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Cameron uses outdated stats to distort today’s dismal job news

However the Government spins it, jobs are being lost at more than twice the rate they are being created

At this week’s Prime Minister’s Questions David Cameron made several claims about the state of the labour market including:

Really? By using outdated statistics, and ignoring large changes in the size of the working age population, he presented a distorted picture.

First, the data that Cameron has used is distinctly odd: instead of looking at annual change (the usual measure of labour market performance), he takes his figures from the February-April 2010 quarter (the period before he was in office) and compares them with the most recent statistics (which cover July-August 2011).

But this is not the only problem with Cameron's analysis.

Are there more women in jobs?

The Prime Minister is right to say that over the particular period he has looked at the number of women in work rose. But this misses a crucial point – over the same time the working age female population rose by 107,000. Particularly given this change, the best way to assess the change in women’s chances of moving into a job is to look at their employment rate – the percentage of working age women currently employed. Even using the PM’s carefully chosen time period, the female employment rate has fallen, from 65.5 per cent to 65.4.

In addition, the number of women who are unemployed rose by 98,000, and the unemployment rate rose by 0.6 per cent to 7.3. The female unemployment level is now the highest it has been since 1988 – and the rate is the highest since 1994.

Are there 500,000 more private sector jobs?

The short answer to this question is not in the last year. While the period Q1 2010 to Q2 2011 (a period of 18 months) does show a net gain of 575,000 private sector jobs the most recent statistics for annual jobs growth (Q2 2010 to Q2 2011) show that net private sector jobs growth on the year is only 264,000. Even worse, over the same period (Q2 2010 to Q2 2011) 240,000 public sector jobs were lost.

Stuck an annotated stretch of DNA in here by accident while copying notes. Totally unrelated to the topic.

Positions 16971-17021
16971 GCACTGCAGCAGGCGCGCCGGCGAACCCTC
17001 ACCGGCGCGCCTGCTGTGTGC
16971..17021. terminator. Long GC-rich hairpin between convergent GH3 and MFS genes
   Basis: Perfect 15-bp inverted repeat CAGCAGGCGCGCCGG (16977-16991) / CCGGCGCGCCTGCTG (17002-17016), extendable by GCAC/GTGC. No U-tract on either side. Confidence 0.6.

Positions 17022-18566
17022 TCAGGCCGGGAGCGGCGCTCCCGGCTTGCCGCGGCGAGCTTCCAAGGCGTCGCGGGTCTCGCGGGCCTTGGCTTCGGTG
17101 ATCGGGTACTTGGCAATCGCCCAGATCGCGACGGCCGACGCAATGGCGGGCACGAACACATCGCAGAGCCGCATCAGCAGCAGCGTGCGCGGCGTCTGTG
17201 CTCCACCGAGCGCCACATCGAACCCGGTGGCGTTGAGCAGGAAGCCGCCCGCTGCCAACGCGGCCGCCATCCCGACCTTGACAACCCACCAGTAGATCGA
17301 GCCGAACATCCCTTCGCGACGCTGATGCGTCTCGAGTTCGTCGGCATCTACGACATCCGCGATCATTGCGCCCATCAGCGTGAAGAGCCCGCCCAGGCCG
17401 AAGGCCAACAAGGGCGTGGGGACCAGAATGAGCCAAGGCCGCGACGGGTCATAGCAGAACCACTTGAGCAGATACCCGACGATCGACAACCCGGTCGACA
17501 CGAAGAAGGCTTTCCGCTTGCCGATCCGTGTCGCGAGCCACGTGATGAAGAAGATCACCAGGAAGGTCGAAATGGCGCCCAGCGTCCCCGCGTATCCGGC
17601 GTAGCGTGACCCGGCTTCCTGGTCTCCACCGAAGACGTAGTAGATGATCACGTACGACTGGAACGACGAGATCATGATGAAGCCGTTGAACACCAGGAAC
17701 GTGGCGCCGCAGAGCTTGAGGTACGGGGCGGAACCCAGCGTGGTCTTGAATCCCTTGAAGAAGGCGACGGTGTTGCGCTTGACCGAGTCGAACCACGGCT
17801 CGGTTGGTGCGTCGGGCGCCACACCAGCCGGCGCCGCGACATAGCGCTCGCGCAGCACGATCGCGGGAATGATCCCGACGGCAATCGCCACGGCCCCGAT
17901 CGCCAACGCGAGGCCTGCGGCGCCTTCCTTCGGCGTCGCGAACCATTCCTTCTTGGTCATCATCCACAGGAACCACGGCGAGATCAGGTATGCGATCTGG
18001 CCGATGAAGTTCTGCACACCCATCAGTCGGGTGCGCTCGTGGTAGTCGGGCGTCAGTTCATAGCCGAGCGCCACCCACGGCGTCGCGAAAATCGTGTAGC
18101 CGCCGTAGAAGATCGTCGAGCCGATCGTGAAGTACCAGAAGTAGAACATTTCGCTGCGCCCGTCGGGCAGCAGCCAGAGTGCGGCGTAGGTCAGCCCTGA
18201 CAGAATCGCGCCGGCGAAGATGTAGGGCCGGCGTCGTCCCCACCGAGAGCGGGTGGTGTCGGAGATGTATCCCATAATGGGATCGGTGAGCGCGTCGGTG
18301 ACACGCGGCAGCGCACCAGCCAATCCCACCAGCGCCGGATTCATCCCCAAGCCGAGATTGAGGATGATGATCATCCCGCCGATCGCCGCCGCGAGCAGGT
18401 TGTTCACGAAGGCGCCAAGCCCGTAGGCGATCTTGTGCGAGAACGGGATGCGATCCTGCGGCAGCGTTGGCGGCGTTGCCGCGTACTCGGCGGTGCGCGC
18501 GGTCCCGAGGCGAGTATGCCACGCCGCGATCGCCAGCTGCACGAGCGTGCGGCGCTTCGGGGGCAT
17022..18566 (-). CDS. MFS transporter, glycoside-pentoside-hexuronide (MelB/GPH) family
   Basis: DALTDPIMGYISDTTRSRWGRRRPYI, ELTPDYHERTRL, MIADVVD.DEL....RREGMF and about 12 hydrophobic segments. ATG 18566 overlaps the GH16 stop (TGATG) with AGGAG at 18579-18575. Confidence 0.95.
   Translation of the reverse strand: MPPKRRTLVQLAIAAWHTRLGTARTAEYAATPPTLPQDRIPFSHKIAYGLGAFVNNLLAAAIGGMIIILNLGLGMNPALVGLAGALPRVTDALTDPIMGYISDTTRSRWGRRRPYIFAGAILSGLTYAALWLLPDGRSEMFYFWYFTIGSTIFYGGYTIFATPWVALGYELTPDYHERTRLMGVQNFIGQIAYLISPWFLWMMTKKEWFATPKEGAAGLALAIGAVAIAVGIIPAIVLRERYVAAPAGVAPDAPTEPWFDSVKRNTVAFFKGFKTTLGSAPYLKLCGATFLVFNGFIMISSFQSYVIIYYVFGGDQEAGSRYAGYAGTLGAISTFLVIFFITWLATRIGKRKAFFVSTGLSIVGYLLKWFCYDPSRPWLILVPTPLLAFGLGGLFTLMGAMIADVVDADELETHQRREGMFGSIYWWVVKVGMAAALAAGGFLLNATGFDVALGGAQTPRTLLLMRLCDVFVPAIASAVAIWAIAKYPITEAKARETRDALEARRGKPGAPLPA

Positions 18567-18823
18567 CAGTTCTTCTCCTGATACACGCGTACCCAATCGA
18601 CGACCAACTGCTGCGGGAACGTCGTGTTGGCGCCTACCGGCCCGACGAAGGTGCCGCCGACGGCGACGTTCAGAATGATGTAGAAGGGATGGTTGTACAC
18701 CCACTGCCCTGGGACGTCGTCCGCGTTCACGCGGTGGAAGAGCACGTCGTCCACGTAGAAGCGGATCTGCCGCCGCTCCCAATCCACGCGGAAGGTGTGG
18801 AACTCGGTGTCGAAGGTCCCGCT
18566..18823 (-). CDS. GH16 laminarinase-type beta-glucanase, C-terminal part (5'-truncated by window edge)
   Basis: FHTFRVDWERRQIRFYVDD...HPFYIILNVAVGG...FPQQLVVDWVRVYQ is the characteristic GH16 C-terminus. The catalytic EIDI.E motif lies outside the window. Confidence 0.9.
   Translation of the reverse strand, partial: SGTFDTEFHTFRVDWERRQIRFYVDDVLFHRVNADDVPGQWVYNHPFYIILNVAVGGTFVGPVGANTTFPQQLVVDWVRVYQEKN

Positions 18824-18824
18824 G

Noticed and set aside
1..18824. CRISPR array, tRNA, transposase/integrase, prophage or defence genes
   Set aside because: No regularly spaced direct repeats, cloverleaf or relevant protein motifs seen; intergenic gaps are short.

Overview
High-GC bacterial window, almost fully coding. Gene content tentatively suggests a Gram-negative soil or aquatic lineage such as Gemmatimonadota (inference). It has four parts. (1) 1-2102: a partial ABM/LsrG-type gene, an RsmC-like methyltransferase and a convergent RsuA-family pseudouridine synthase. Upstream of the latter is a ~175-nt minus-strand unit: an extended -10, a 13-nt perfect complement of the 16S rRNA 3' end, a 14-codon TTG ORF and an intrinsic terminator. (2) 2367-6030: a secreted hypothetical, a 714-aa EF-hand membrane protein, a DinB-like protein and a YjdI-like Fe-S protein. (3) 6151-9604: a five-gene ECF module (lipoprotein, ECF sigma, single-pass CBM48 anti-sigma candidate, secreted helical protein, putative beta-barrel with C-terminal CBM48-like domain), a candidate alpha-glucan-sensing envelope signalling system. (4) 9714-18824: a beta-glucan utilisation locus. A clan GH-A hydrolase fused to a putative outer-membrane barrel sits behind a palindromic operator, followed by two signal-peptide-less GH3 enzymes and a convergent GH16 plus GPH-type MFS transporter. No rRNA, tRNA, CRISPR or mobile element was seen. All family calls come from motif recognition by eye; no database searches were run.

And the most recent quarters are terrible. When you compare Q1 2011 to Q2 2011 you see that 111,000 public sector jobs were lost, and only 41,000 private sector jobs were gained. Jobs are being lost at more than twice the rate they are being created. This trend is reflected in today's overall employment figures – across the economy we have now lost a net 47,000 jobs on the year while unemployment has risen by 113,000.

The labour market reality

Unemployment is now the highest it has been since the recession started – with 2.57 million people out of work, 973,000 of whom are young people aged 18-24. Across the country there are 5.6 jobseekers for every job, and in some areas the picture is even worse – in Haringey there are 25 claimants for every position. We are facing a national unemployment crisis – and it is time for the Prime Minister to stop pretending it doesn’t exist.

Nicola Smith is head of economic and social affairs at the TUC.

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